Cognitive dissonance: our past choices may affect our current value system

Research Published February 6 2017
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In a new study, Mariam Chammat, post-doctoral researcher (FRM) and Prof Lionel Naccache (AP-HP, UPMC), team leader at the Institut du Cerveau – ICM, found that the renowned psychological phenomenon known as cognitive dissonance is closely linked to episodic memory by which we remember past experiences and their context (date, location, emotional state). Our subjective preferences are altered by our past choices only when we remember them. This research was conducted in collaboration with the PICNIC Lab at the Institut du Cerveau – ICM.

Our preferences determine our actions: this may seem obvious, but the opposite isn’t as simple to grasp. However, it appears that in certain situations, our past actions influence our current preferences and judgements.

For example, once we select object A rather than object B – even though they were both equally desirable – , we tend to increase our preference for A and lower our preference for B. Our preferences and values are therefore transformed by our actions. This cognitive process is known as “cognitive dissonance” in experimental psychology, named after the expression coined in the late 1950s by American psychologist Leon Festinger.

This transformation of subjective values through our actions can be found in many different situations both in everyday life and in a laboratory setting. For example, when students who are against the death penalty are asked to write an essay in favor of it, researchers found that simply writing about it impacts their judgement.

Since the 1950s, many experiments have been carried out on this topic and its consequences on our lives as citizens. Two main and contrasting theories explain cognitive dissonance and associated phenomena. On one hand, research suggests that cognitive dissonance relies on a « high-level » mental mechanism, self-referenced, that maintains subjective coherence: how to agree today with yesterday’s actions. On the other hand, other research supports a « low-level » mechanism, automatic and unconscious, observed in capuchin monkeys, newborns, and patients suffering from amnesia. However, it must be noted that subtle methodology issues discovered recently make these results unclear.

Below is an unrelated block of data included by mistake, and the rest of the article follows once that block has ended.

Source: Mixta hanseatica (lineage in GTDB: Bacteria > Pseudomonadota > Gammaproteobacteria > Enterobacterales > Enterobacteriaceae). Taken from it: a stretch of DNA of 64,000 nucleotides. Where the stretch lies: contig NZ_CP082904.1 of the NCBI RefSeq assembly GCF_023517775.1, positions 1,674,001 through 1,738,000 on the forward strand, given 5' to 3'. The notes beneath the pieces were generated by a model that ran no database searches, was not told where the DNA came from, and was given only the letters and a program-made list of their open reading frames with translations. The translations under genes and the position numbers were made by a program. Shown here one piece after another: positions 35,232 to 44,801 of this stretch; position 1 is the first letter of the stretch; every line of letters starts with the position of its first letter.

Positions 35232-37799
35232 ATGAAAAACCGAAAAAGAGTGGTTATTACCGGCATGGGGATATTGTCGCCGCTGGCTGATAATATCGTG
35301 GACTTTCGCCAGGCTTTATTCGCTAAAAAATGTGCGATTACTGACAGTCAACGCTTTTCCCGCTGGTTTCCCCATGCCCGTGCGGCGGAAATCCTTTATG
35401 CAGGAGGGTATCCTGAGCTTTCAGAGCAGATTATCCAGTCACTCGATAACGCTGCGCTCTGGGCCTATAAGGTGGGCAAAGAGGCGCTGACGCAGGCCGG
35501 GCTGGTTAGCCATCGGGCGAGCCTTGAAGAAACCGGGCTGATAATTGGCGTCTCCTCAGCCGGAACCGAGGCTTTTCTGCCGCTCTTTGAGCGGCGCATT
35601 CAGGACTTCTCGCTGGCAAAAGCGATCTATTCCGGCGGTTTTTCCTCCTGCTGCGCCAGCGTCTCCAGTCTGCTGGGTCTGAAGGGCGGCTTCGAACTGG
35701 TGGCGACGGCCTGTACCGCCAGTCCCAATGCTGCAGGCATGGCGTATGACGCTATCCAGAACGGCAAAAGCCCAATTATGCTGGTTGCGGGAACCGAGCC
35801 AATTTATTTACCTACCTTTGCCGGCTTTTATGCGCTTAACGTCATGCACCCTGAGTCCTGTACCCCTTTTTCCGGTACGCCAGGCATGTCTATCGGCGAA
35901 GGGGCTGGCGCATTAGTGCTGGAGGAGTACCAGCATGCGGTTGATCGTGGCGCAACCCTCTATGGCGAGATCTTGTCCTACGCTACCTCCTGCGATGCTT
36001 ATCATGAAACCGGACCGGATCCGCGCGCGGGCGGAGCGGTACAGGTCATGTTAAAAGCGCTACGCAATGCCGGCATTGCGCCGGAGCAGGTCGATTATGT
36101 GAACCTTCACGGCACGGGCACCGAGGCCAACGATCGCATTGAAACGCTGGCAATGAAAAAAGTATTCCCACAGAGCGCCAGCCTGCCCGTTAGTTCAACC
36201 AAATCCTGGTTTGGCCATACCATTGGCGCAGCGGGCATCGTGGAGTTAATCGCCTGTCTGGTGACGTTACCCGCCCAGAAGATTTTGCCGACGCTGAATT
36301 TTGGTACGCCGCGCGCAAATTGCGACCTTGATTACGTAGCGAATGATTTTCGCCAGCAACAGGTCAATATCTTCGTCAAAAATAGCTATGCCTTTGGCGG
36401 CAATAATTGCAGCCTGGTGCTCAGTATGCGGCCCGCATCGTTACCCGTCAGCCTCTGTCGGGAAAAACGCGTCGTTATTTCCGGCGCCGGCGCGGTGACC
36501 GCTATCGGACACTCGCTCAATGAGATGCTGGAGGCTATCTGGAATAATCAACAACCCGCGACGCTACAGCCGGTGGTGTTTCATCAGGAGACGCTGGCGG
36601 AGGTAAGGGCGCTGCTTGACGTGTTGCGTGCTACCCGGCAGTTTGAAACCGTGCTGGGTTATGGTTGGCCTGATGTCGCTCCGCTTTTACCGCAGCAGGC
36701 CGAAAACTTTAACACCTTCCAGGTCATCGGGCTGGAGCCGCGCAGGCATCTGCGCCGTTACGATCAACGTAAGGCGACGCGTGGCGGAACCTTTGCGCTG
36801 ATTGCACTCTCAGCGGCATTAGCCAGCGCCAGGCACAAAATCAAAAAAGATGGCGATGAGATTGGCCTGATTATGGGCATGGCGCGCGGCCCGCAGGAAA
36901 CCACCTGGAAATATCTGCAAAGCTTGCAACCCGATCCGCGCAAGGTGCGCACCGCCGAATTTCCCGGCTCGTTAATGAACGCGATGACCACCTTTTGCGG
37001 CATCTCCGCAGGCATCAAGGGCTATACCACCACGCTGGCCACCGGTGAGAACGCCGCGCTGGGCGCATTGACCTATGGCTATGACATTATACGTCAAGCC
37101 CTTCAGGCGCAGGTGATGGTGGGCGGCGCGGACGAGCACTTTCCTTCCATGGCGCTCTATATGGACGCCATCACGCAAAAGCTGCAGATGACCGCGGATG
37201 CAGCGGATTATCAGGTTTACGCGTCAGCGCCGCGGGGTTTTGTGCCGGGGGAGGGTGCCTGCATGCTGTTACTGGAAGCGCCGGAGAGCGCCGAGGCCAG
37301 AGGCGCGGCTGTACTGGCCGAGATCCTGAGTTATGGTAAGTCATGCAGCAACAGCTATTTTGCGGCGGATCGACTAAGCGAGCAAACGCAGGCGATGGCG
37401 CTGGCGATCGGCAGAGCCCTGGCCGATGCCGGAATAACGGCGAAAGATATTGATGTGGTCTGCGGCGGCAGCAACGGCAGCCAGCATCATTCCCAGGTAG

In an article published January 23, 2017 in the international Nature journal Scientific Reports, Mariam Chammat, Lionel Naccache and colleagues detail a new series of experiments that will answer this question by demonstrating a close relationship between cognitive dissonance and memory of our past actions. Using a sophisticated experimental protocol in both healthy and amnesiac participants, they proved that our past choices do indeed influence our current values… if and only if we remember our choices. Functional MRI recording of episodic memory neural network brain activity (« I remember ») and intra-cerebral recording enabled detection of the brain signature for memory recall of past choices immediately before participants modify their preferences unknowingly.

Based on their discovery, the authors put forward an explanation for cognitive dissonance based on the regulation of subjective coherence in conscious thinking: how to agree, today, with what we were in the past and what we remember.

Applied to our role as citizens, this research suggests a potentially detrimental role played by compromise (social, political, professional, affective, moral…), when we accept to act in a way that is contrary to our values. Although we may wrongly believe that these acts will not affect our value system, they can in fact transform it, with varying degrees of depth.
Finally, exploring disruptions in this homeostatic mechanism of mental life (to quote Claude Bernard) may shed new light on several neurological or psychiatric disorders. As Hegel once said, insanity is not an “abstract loss of reason” as much as a “contradiction within the remaining reason”.

This article was initially published by the AP-HP.

Reference: Cognitive dissonance resolution depends on episodic memory. Mariam Chammat, Imen El Karoui, Sébastien Allali, Joshua Hagège, Katia Lehongre, Dominique Hasboun, Michel Baulac, Stéphane Epelbaum, Agnès Michon, Bruno Dubois, Vincent Navarro, Moti Salti, Lionel Naccache, Scientific Report, January 23, 2017.